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For a more rapid and specific detection of vanA gene (1,032 bp), LAMP primers were manually designed based on the guideline as outlined in Materials and Methods. Fig. 1A shows nucleotide

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sequences used to design LAMP primers and Fig. 1B displays domains that constitute both forward and backward inner primers. Initial dumbbell-like structure produced by strand displacement is shown

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with each domain color-coded in Fig. 1C. Our primer sets listed in Table 1 amplified 229 bp (82~310)

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target sequence of vanA gene between F2 and B2 region (Fig. 1B).

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LAMP reaction was accomplished using a plasmid DNA that harbors the vanA gene. To determine the optimal reaction temperature, LAMP reaction was performed at a range of temperatures from 58 to 70 ˚C for 1 hr. A distinct ladder-like band pattern, an indication of a successful LAMP amplification, was observed at 60, 61, 62 and 63 ˚C (Fig. 2A). After gel electrophoresis, the lowest band shown with a black arrow was purified and sequenced. The sequenced nucleotide matched to the vanA gene (data not shown) further confirming that the LAMP amplification occurred specifically to the target gene. We then sought to determine the optimal MgSO4 concentration for the reaction. At 62 ˚C, best amplification was achieved with 2 mM concentration, not with any other concentration (Fig. 2B). Together, these results suggested that the optimum reaction condition, using the primers of our choice, was the reaction temperature of 62 ˚C and MgSO4 concentration of 2 mM.

3.2. Sensitivity of LAMP reaction

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ACCEPTED MANUSCRIPT In order to determine the detection limit of LAMP for vanA gene, the LAMP assay was performed using a series of DNA samples prepared from a 5-fold serial dilution of an initial concentration of 10 ng.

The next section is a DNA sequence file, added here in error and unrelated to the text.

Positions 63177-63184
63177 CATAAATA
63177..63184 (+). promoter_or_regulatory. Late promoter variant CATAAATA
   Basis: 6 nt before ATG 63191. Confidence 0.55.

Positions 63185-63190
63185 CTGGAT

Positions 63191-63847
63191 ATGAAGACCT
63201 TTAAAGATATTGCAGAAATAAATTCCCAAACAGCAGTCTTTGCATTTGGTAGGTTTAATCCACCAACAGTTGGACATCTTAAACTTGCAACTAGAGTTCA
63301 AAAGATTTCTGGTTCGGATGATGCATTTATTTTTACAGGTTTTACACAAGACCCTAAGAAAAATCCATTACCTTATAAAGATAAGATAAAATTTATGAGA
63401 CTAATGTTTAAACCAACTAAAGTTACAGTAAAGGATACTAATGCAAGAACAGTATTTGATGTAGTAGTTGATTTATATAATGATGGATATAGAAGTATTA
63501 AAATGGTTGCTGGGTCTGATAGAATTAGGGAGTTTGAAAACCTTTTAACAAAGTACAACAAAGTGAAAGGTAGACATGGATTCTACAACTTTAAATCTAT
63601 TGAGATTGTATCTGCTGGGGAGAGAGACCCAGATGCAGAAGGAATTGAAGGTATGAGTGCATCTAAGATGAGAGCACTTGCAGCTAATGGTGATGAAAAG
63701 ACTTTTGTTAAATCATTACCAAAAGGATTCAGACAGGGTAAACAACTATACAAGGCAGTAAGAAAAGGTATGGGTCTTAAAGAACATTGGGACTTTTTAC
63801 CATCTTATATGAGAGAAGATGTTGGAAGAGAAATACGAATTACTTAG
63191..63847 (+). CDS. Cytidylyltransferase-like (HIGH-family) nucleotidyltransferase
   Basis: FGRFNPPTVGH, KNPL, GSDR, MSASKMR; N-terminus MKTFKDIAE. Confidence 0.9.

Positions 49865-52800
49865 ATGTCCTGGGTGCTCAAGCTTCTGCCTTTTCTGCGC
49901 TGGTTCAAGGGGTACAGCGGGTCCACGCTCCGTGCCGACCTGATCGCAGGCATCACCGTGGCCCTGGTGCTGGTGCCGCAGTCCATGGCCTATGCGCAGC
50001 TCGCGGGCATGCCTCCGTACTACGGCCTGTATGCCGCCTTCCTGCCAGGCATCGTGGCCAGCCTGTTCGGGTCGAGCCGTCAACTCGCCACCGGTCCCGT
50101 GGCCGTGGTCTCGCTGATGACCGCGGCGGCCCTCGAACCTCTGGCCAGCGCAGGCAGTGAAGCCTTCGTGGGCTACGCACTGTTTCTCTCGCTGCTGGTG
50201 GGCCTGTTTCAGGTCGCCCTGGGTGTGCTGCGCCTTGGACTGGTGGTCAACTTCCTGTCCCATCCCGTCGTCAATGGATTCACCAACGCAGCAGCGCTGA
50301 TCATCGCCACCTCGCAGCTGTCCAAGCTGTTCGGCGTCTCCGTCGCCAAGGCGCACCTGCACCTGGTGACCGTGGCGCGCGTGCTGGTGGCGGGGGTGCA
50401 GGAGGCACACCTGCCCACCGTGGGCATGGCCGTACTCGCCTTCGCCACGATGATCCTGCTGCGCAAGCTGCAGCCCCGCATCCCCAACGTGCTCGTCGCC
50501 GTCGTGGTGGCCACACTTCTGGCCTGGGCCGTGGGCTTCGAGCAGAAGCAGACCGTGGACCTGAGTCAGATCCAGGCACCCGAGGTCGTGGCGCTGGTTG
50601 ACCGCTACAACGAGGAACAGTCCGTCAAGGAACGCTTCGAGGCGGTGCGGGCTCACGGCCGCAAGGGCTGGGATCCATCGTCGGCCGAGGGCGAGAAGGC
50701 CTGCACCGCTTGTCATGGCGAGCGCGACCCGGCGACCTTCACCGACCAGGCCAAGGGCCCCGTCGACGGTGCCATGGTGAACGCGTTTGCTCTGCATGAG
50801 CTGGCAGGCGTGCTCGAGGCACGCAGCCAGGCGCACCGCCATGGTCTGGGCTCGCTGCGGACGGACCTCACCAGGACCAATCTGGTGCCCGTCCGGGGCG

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A typical ladder-like amplification was detected using target DNA of as low as 80 pg (Fig. 3A). We also evaluated how fast the LAMP reaction could occur to the level of detection. When using 10 ng DNA,

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by inactivating the Bst polymerase at 95 ˚C for 3 minutes.

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LAMP amplicons were detected within 40 min at 62 ˚C (Fig. 3B). Each LAMP reaction was terminated

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3.3. Naked-eye detection of positive vanA LAMP reaction

Under a condition where urgent care is in demand, it is highly desirable to determine the positive

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reaction as rapid as possible. Positive LAMP reaction was accompanied with the production of a white precipitate (Mori et al., 2001, Yang et al., 2010). This notion was also validated in our LAMP reaction.

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As shown in Fig. 4A, a pelleted Mg2P2O7 precipitate was clearly observed after the LAMP reaction with

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10 ng DNA, but not in a negative control reaction. We next tested the usefulness of hydroxy naphthol